Koen C.

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  1. Report of my spore germination experiment

    Thanks, and indeed Karsty, that is what the authors of the article propose. They tried out natural resources of phosphorus like moose dung and birch litter, both setups gave germination. Contrary to big seeds, small spores don't have a reserve amount of nutrients with them. It isn't too surprising that they need some help to get started.
  2. Hello everyone, last spring I had my first sporophytes on Sphagnum. They appeared on Sphagnum fimbriatum, a monoicous species. This means a single plant can produce both male and female reproductive cells (Both eggs and sperm cells). In order to have sporophytes on the dioicous Sphagnum species, you will need both a female and a male clone, but not for this S. fimbriatum. I decided to do a little experiment and grow Sphagnum from spores. While looking in the literature I read this article: 'Habitat requirements for establishment of Sphagnum from spores' (Sundberg et al., 2002). The authors found out that Sphagnum spore germination is limited by nutrients (phosphate). This means that Sphagnum spores germinate on places where there are more nutrients then where adult Sphagnum plants occur (usually nutrient-poor soils). I decided to do the experiment in three different setups. 3 small containers with blonde peat that has been cooked to kill all spores present. In one I added fertilzer but no spores, in the other I added spores of S. fimbriatum but no fertiliser and in the last one, both spores and fertilser (really low amount) was added. The experiment started somewhere halfway june 2017. Now we are 5 months further. Cooking the peat seemed effective as no growth is observed in the container without sown spores. Also the outcome of this little experiment is perfectly in line with Sundberg et al.: not a single spore germinated on bare peat without any nutrients available. This is how the containers looked like 5 months ago: How they look like today (the container on the bottom contains nutrients and spores, in both others not a single plant appeared) They are still not looking like adult Sphagnum, but last week I could watch them under a microscope and they show the typical characteristic hyaline cell structure like any other Sphagnum, so now I'm finally sure it's not a random moss. Now I'll show some pictures from the development of the little plants. Sporophytes are almost ripe, 7th of June First germination a month after sowing: these are really small thallose protonemata from Sphagnum fimbriatum, 17th of July Growth of the protonemata 2 months after sowing, 14th of August Development of the gametophyte on a protonema, 28th of August Young gametophytes, 11th of October Young gametophytes of S. fimbriatum 5 months after sowing, 4 months after germination, 14th of November. I consider this experiment as over now, but I might add a picture once the plants shows adult characteristics of S. fimbriatum. Enjoy the pictures, I had a lot of fun following up these little creatures!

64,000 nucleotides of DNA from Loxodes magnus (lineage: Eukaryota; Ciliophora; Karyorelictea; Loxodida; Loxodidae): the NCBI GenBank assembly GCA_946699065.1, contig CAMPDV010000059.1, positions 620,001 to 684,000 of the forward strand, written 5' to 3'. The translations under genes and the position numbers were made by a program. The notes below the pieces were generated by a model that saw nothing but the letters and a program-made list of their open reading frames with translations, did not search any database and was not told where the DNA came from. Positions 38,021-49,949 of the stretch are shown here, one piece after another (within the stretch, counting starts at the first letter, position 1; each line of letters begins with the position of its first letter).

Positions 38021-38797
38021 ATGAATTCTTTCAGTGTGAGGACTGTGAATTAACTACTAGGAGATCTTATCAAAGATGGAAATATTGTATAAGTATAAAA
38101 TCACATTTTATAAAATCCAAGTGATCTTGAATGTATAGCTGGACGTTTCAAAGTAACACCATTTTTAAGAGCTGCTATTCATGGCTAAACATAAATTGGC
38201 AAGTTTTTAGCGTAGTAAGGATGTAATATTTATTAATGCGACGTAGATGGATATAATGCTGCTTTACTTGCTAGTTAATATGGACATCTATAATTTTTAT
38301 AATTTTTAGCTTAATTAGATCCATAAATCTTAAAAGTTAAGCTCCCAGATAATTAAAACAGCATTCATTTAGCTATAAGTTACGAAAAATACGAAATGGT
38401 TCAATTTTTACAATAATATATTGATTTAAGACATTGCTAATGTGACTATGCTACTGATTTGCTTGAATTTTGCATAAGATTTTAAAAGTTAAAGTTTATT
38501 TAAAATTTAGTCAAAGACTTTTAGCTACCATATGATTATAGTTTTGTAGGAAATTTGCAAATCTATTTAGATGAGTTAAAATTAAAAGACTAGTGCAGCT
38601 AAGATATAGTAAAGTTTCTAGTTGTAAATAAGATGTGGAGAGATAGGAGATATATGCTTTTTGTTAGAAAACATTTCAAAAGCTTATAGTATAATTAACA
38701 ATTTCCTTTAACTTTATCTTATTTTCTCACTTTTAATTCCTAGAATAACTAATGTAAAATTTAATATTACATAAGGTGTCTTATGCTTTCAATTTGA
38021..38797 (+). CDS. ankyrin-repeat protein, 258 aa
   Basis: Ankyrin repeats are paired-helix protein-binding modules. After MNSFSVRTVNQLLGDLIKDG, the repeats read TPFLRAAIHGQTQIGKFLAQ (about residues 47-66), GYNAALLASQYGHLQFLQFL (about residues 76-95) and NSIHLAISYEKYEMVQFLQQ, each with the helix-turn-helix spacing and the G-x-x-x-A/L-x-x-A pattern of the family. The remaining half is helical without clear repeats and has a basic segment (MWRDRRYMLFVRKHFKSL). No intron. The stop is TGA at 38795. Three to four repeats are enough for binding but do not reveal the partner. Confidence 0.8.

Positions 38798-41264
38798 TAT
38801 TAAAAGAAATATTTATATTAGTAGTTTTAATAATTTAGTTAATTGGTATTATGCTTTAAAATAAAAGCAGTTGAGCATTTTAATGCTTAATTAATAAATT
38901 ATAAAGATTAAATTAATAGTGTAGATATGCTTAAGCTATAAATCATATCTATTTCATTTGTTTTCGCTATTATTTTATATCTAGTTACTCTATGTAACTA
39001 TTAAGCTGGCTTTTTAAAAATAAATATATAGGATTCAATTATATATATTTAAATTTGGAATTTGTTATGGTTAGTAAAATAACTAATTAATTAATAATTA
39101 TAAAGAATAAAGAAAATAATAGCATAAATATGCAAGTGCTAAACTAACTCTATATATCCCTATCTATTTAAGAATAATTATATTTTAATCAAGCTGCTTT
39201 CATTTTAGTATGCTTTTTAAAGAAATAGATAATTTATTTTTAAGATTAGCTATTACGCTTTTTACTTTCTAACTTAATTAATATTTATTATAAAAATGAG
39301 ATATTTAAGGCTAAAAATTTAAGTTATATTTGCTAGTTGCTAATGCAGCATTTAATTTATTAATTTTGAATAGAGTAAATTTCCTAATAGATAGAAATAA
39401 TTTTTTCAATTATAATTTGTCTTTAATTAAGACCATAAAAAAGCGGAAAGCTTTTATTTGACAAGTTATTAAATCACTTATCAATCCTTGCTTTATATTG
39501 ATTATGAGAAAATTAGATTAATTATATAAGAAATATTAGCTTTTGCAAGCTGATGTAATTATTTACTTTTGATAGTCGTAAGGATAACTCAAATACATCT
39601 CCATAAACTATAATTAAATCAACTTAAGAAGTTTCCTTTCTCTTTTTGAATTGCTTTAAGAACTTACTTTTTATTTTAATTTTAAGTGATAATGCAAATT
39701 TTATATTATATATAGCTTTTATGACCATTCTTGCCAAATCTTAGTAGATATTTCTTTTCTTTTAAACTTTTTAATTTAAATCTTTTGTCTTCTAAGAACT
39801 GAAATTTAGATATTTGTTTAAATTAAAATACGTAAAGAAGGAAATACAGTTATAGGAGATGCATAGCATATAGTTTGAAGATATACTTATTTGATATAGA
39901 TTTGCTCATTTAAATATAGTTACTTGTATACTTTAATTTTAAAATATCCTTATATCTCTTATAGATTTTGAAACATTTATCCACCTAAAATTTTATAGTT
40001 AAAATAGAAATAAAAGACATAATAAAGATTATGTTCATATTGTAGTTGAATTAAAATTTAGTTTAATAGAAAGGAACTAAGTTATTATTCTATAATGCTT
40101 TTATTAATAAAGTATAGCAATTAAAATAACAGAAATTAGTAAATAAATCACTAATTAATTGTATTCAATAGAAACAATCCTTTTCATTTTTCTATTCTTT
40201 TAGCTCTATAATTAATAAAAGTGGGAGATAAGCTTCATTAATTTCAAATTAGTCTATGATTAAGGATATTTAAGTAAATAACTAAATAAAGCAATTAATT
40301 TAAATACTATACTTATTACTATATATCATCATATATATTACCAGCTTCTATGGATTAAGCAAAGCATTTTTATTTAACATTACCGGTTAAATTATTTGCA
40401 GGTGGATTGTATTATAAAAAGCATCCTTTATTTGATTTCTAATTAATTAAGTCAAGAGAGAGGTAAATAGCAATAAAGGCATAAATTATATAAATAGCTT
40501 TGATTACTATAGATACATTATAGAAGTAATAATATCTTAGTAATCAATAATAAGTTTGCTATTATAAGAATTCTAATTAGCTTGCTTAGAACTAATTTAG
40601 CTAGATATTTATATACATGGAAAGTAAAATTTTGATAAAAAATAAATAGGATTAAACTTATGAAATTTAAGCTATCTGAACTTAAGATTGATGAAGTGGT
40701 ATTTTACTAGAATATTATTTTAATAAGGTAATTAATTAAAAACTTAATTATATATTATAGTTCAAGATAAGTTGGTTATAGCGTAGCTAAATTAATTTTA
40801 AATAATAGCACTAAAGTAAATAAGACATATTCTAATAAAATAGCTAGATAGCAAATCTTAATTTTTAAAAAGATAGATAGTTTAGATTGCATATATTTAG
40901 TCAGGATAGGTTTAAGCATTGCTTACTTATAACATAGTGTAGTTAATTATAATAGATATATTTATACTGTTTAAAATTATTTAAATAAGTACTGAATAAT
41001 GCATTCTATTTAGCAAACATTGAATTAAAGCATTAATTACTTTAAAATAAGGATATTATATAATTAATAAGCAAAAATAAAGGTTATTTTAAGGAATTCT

3. Sphagnum propagation/regeneration experiment

    Nice pictures. Indeed if you have 4 liter of it, you should plant the heads for muc hfaster growth. If you only have small samples of one species, it might be worth planting single branches and have some more patience. I prefer a layer of peat because it's easier to keep wet all the time, and I personally don't make drainage holes, but just empty the trays after heavy rains. Luckily the moss isn't that picky so the method doesn't matter that much
  4. My Sphagnum

    Perfect :) Lovely to see, especially keeping in mind that theres a huge distance between Belgium and Sweden. Both species look exactly the same on our pictures. Over here, S. squarrosum seems specialized in more wooded areas with birch (Betula). I have no idea how the spores seem to find their way to such a small birch forest, because S. palustre could perfectly grow there as well,, and S. squarrosum could perfectly grow in a more open bog too. A true mystery for me unless they get distributed by certain animals or so.